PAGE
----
Sunday, May 11, 2014


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Buying bread from a man in Brussels
He was six foot four and full of muscle
I said, "Do you speak my language?"
He just smiled and gave me a Vegemite sandwich
        - Lyric, Land Down Under, Men at Work

We're happy little Vegemites 
As bright as bright can be. 
We all enjoy our Vegemite 
For breakfast, lunch and tea. 
Our Mummies say we're growing stronger every single week 
Because we love our Vegemite. 
We all adore our Vegemite. 
It puts a rose in every cheek! 
We're growing stronger every week.
        - Lyrics, Vegemite ad, 1954

“President Obama assured me he had tried Vegemite, he had tried spreading it thinly because that's the classic error, that people pile it on. But he said even spreading it on thinly as you're supposed to, he thought it was horrible.”
        - Prime Minister Julia Gillard, having met with US President Obama in the US in March, 2011

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Vegemite is a dark brown Australian food paste made from leftover brewers' yeast extract with various vegetable and spice additives. A popular spread for sandwiches, toast, crumpets and cracker biscuits as well as a filling for pastries, Vegemite is similar to British, New Zealand and South African Marmite, Australian Promite, Swiss Cenovis and German Hefeextrakt. With the brand now owned by American company Mondelez International, other Australian-owned spreads have entered the market to provide an alternative, such as the yeast-based AussieMite and Ozemite products. Vegemite is salty, slightly bitter and malty, and rich in umami – similar to beef bouillon. The texture is smooth and the product is a paste. It is not as intensely flavoured as British Marmite and it is less sweet than the New Zealand version of Marmite.

I personally can’t stand the stuff, find it revolting, notwithstanding that it is regarded as an Australian icon, as much as apple pie in America and haggis in Scotland. It is one of two foods I won’t touch, the other is coriander. Yechhh!!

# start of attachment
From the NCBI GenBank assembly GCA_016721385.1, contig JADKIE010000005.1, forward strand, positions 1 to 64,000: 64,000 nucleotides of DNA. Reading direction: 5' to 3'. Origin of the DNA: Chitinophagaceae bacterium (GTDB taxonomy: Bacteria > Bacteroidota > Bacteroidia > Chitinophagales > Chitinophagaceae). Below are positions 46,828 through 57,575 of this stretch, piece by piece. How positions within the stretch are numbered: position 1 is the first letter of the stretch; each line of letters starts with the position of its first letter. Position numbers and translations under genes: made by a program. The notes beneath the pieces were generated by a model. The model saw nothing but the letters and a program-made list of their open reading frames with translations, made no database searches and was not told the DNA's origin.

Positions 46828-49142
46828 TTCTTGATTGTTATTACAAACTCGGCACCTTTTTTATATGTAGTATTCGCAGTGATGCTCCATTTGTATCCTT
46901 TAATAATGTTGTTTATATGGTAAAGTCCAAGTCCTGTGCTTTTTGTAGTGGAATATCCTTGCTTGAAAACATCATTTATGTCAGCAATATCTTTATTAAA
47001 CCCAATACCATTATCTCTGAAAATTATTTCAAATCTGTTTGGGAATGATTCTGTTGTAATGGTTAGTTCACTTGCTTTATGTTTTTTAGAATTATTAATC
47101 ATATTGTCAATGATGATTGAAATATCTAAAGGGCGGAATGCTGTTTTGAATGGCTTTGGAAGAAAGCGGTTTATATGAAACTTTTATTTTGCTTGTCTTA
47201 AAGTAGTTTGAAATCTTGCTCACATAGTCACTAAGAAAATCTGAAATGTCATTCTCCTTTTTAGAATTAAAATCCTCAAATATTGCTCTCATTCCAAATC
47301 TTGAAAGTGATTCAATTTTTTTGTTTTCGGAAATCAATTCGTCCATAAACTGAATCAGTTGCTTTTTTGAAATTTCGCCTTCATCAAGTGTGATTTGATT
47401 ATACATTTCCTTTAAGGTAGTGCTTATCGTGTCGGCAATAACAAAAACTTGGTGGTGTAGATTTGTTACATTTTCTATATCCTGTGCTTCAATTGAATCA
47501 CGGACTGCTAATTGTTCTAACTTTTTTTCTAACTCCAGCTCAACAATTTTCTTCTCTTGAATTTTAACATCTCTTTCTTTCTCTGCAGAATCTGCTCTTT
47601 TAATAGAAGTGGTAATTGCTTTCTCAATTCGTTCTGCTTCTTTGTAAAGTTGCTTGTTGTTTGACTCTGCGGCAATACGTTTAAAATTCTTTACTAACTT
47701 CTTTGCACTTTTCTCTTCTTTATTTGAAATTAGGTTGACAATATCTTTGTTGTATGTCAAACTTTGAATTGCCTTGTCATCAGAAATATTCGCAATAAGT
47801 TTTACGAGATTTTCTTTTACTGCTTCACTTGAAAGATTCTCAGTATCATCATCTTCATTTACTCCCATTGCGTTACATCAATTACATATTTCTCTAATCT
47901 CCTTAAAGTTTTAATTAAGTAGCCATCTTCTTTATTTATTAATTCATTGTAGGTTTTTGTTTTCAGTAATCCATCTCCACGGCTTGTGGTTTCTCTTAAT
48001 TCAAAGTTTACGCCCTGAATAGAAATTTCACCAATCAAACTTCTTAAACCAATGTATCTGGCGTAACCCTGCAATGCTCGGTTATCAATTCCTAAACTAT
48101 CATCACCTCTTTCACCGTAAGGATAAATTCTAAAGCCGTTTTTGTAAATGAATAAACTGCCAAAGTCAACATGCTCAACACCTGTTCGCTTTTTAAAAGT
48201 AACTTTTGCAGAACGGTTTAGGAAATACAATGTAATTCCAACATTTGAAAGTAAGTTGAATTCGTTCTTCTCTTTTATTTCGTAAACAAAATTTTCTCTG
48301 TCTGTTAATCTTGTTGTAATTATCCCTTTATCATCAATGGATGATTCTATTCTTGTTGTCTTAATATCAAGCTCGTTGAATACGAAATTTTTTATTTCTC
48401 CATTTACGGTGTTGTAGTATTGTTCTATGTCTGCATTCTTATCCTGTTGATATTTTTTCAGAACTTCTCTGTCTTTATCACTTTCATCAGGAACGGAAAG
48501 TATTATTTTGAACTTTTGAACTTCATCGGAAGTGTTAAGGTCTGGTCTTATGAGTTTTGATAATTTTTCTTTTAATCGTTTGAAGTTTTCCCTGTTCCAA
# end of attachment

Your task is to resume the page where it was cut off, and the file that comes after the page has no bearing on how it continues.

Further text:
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  • In the late 19th century German scientist Justus von Liebig discovered that brewer's yeast could be concentrated, bottled and eaten.

  • The Marmite Food Extract Company was formed 1902 in Burton upon Trent, Staffordshire, England. Its main product was the sale of Marmite, with the label for the product displaying a large, covered earthenware or metal cooking pot, known in French as a “marmite”. Today the UK labels for Marmite still carry that image:

  • The product's popularity prompted the Sanitarium Health Food to obtain sole rights to distribute the product in New Zealand and Australia in 1908.
  • Exports to Australia were disrupted by World War 1, to the extent that in 1919, the Australian company Fred Walker & Co., gave employee Cyril P Callister, a chemist, the task of developing a spread from the used yeast being dumped by breweries. Callister blended the broken down yeast with salt, celery and onion extracts[ to form the sticky black paste and it was first created and sold in 1922.
  • The name of the Australian spread came from a nationwide competition, with the name Vegemite being selected by a draw from a hat by Fred Walker's daughter, Sheilah. The winners, local sisters Hilda and Laurel Armstrong (aged 18 and 20 at the time) of Albert Park Victoria, were known as 'The Vegemite Girls' for the rest of their long lives.
  • Poor sales as a result of competing with Marmite saw the name changed to Parwill in 1928. The slogan was “If Marmite . . . then Parwill.” The name change was as successful as you may have expected and the name was changed back to Vegemite in 1935.

  • Using marketing and promotional techniques which included advertising, giveaways, poetry competitions and prizes which included cars, Vegemite was able to become competitive. In 1939 Vegemite was officially endorsed by the British Medical Association as a rich source of B vitamins. Rationed in Australia during World War II, Vegemite was included in Australian Atmy rations and by the late 1940s was used in nine out of ten Australian homes.
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Some ads:

1920’s advertising:









and, of course, the famous classic “We're happy little Vegemites” ad from 1954:


You can have my portion.

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